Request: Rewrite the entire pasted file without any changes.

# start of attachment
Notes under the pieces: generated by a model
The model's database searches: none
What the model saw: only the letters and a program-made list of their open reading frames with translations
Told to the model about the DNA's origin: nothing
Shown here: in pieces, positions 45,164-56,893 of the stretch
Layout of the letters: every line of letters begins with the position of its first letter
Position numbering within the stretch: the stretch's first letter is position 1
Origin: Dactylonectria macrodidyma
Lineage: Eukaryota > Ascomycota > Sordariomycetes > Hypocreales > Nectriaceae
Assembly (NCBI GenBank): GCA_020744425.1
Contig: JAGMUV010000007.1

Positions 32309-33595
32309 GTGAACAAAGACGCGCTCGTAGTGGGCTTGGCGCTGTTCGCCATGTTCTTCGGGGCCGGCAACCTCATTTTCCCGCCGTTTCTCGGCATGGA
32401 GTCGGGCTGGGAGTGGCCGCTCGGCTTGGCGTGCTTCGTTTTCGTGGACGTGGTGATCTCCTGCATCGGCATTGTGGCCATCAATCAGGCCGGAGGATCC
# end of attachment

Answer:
Notes under the pieces: generated by a model
The model's database searches: none
What the model saw: only the letters and a program-made list of their open reading frames with translations
Told to the model about the DNA's origin: nothing
Shown here: in pieces, positions 45,164-56,893 of the stretch
Layout of the letters: every line of letters begins with the position of its first letter
Position numbering within the stretch: the stretch's first letter is position 1
Origin: Dactylonectria macrodidyma
Lineage: Eukaryota > Ascomycota > Sordariomycetes > Hypocreales > Nectriaceae
Assembly (NCBI GenBank): GCA_020744425.1
Contig: JAGMUV010000007.1

Positions 32309-33595
32309 GTGAACAAAGACGCGCTCGTAGTGGGCTTGGCGCTGTTCGCCATGTTCTTCGGGGCCGGCAACCTCATTTTCCCGCCGTTTCTCGGCATGGA
32401 GTCGGGCTGGGAGTGGCCGCTCGGCTTGGCGTGCTTCGTTTTCGTGGACGTGGTGATCTCCTGCATCGGCATTGTGGCCATCAATCAGGCCGGAGGATCC